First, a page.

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Richard Albert: “America’s Amoral Constitution”
September 17 at 12:00 pm – 1:30 pm
The Social Sciences Forum presents Richard Albert, William Stamps Farish Professor in Law and Professor of Government at the University of Texas at Austin, who will present the Constitution Day Lecture, “America’s Amoral Constitution.”
By design, the U.S. Constitution does not evaluate whether a lawful choice is morally right or wrong; it evaluates only whether the choice satisfies the procedures the Constitution requires for it to have been made. These fiercely democratic foundations serve as both the font of the Constitution’s popular legitimacy and more ominously also the greatest threat to the liberal democratic principles that today define the Constitution in its common perception at home and abroad.
Born and raised in Canada, Richard Albert has published over eighteen books, including Constitutional Amendments: Making, Breaking, and Changing Constitutions (Oxford University Press 2019). He is the Founding Director of the International Forum on the Future of Constitutionalism. He teaches courses in constitutional law, researches and writes about making and amending constitutions, and convenes international conferences in public law. His publications have been translated into Chinese, French, Hungarian, Portuguese, Russian and Spanish. He holds law and political science degrees from Yale, Oxford and Harvard, and formerly served as a law clerk to the Chief Justice of Canada.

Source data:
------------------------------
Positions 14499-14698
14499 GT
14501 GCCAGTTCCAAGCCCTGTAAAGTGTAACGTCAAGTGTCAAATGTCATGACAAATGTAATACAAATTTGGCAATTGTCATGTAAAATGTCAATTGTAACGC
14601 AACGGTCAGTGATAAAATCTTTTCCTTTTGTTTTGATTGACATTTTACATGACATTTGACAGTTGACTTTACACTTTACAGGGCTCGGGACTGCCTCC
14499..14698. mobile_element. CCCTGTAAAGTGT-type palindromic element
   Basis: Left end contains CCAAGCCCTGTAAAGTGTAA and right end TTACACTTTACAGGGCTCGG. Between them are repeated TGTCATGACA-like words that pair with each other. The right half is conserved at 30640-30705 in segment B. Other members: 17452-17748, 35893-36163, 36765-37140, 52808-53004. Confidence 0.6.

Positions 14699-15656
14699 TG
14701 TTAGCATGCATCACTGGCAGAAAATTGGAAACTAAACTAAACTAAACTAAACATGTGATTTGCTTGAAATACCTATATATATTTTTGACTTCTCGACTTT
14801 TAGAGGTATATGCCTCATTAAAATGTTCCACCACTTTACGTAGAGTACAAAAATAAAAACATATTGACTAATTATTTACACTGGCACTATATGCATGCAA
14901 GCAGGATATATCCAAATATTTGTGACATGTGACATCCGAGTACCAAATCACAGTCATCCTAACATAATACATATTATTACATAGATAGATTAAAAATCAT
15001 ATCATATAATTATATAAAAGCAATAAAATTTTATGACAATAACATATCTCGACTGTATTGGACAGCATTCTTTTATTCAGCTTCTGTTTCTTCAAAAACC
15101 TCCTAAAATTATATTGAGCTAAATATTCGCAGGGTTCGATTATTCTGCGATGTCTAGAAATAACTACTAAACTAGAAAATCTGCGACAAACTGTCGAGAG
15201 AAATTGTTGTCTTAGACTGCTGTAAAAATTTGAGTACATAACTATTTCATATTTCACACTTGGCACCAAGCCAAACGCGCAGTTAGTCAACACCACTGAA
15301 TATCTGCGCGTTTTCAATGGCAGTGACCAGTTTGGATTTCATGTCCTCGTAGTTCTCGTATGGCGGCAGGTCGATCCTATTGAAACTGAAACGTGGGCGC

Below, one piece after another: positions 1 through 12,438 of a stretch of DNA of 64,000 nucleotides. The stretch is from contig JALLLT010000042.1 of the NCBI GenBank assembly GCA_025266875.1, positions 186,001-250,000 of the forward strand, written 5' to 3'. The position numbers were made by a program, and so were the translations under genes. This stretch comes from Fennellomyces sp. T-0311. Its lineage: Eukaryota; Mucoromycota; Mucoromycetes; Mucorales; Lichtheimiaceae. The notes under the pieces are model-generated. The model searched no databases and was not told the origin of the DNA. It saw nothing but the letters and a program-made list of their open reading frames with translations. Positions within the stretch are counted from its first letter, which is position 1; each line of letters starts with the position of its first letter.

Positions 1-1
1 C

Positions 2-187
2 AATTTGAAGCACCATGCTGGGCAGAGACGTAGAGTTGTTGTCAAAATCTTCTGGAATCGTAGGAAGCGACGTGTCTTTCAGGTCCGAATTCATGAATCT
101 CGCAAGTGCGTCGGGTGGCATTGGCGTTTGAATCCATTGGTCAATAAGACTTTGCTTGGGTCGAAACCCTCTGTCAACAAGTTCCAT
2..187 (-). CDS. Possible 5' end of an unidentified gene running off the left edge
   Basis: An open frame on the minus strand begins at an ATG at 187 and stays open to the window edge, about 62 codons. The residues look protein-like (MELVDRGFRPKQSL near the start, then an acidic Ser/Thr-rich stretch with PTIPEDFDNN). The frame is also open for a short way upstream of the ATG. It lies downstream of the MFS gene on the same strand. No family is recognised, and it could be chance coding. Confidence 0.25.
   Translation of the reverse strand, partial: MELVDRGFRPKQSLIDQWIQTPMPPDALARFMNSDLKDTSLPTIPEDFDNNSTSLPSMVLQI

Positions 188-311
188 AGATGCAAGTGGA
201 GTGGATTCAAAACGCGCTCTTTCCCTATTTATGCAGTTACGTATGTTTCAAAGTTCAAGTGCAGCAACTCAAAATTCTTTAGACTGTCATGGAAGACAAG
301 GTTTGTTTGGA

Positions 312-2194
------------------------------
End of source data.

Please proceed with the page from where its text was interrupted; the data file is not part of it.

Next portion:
This event will be streamed live via Webex here (password UMBCSSF). The event is free and open to the public, and will be closed captioned and recorded. Following the event, the recording will be available on CS3’s YouTube channel.
Photo by Isaac Rodriguez.